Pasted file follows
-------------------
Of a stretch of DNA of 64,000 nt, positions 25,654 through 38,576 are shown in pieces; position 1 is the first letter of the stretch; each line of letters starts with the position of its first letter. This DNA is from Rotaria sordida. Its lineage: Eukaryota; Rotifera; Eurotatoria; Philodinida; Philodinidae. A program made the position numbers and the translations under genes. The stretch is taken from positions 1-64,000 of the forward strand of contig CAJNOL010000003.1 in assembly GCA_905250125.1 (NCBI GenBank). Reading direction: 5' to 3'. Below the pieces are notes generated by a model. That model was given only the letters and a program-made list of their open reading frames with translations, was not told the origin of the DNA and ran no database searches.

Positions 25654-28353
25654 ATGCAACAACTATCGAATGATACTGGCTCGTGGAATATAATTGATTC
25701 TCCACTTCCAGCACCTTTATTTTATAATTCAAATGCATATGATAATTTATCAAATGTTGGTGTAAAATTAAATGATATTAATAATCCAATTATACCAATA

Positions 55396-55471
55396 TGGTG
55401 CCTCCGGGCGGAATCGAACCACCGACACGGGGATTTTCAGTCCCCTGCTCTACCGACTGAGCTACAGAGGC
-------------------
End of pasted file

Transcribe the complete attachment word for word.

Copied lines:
Of a stretch of DNA of 64,000 nt, positions 25,654 through 38,576 are shown in pieces; position 1 is the first letter of the stretch; each line of letters starts with the position of its first letter. This DNA is from Rotaria sordida. Its lineage: Eukaryota; Rotifera; Eurotatoria; Philodinida; Philodinidae. A program made the position numbers and the translations under genes. The stretch is taken from positions 1-64,000 of the forward strand of contig CAJNOL010000003.1 in assembly GCA_905250125.1 (NCBI GenBank). Reading direction: 5' to 3'. Below the pieces are notes generated by a model. That model was given only the letters and a program-made list of their open reading frames with translations, was not told the origin of the DNA and ran no database searches.

Positions 25654-28353
25654 ATGCAACAACTATCGAATGATACTGGCTCGTGGAATATAATTGATTC
25701 TCCACTTCCAGCACCTTTATTTTATAATTCAAATGCATATGATAATTTATCAAATGTTGGTGTAAAATTAAATGATATTAATAATCCAATTATACCAATA

Positions 55396-55471
55396 TGGTG
55401 CCTCCGGGCGGAATCGAACCACCGACACGGGGATTTTCAGTCCCCTGCTCTACCGACTGAGCTACAGAGGC